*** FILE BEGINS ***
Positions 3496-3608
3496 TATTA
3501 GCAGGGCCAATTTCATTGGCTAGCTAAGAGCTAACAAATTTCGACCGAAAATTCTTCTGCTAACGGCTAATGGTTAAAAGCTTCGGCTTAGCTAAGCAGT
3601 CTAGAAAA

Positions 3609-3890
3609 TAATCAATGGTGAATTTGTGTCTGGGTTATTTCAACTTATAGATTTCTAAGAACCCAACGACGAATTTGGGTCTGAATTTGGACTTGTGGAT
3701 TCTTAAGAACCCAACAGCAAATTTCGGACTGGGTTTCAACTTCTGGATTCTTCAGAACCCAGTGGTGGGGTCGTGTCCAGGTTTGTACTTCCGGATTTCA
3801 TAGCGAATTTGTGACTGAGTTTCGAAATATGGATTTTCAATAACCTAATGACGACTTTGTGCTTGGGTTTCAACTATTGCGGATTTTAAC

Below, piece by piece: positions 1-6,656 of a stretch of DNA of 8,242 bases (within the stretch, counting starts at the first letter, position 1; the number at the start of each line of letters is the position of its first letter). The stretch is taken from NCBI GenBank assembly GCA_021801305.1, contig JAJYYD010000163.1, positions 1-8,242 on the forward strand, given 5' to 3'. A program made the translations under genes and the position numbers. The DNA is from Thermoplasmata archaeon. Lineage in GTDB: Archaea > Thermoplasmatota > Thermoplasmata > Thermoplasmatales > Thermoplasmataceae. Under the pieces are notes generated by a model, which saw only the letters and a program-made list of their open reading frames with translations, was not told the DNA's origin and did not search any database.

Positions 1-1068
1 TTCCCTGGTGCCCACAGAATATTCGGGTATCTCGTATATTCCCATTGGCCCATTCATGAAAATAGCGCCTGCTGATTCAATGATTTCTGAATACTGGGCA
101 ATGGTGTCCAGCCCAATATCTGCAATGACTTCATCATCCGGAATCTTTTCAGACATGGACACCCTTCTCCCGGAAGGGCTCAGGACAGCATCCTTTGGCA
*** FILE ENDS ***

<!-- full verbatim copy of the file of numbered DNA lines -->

Positions 3496-3608
3496 TATTA
3501 GCAGGGCCAATTTCATTGGCTAGCTAAGAGCTAACAAATTTCGACCGAAAATTCTTCTGCTAACGGCTAATGGTTAAAAGCTTCGGCTTAGCTAAGCAGT
3601 CTAGAAAA

Positions 3609-3890
3609 TAATCAATGGTGAATTTGTGTCTGGGTTATTTCAACTTATAGATTTCTAAGAACCCAACGACGAATTTGGGTCTGAATTTGGACTTGTGGAT
3701 TCTTAAGAACCCAACAGCAAATTTCGGACTGGGTTTCAACTTCTGGATTCTTCAGAACCCAGTGGTGGGGTCGTGTCCAGGTTTGTACTTCCGGATTTCA
3801 TAGCGAATTTGTGACTGAGTTTCGAAATATGGATTTTCAATAACCTAATGACGACTTTGTGCTTGGGTTTCAACTATTGCGGATTTTAAC

Below, piece by piece: positions 1-6,656 of a stretch of DNA of 8,242 bases (within the stretch, counting starts at the first letter, position 1; the number at the start of each line of letters is the position of its first letter). The stretch is taken from NCBI GenBank assembly GCA_021801305.1, contig JAJYYD010000163.1, positions 1-8,242 on the forward strand, given 5' to 3'. A program made the translations under genes and the position numbers. The DNA is from Thermoplasmata archaeon. Lineage in GTDB: Archaea > Thermoplasmatota > Thermoplasmata > Thermoplasmatales > Thermoplasmataceae. Under the pieces are notes generated by a model, which saw only the letters and a program-made list of their open reading frames with translations, was not told the DNA's origin and did not search any database.

Positions 1-1068
1 TTCCCTGGTGCCCACAGAATATTCGGGTATCTCGTATATTCCCATTGGCCCATTCATGAAAATAGCGCCTGCTGATTCAATGATTTCTGAATACTGGGCA
101 ATGGTGTCCAGCCCAATATCTGCAATGACTTCATCATCCGGAATCTTTTCAGACATGGACACCCTTCTCCCGGAAGGGCTCAGGACAGCATCCTTTGGCA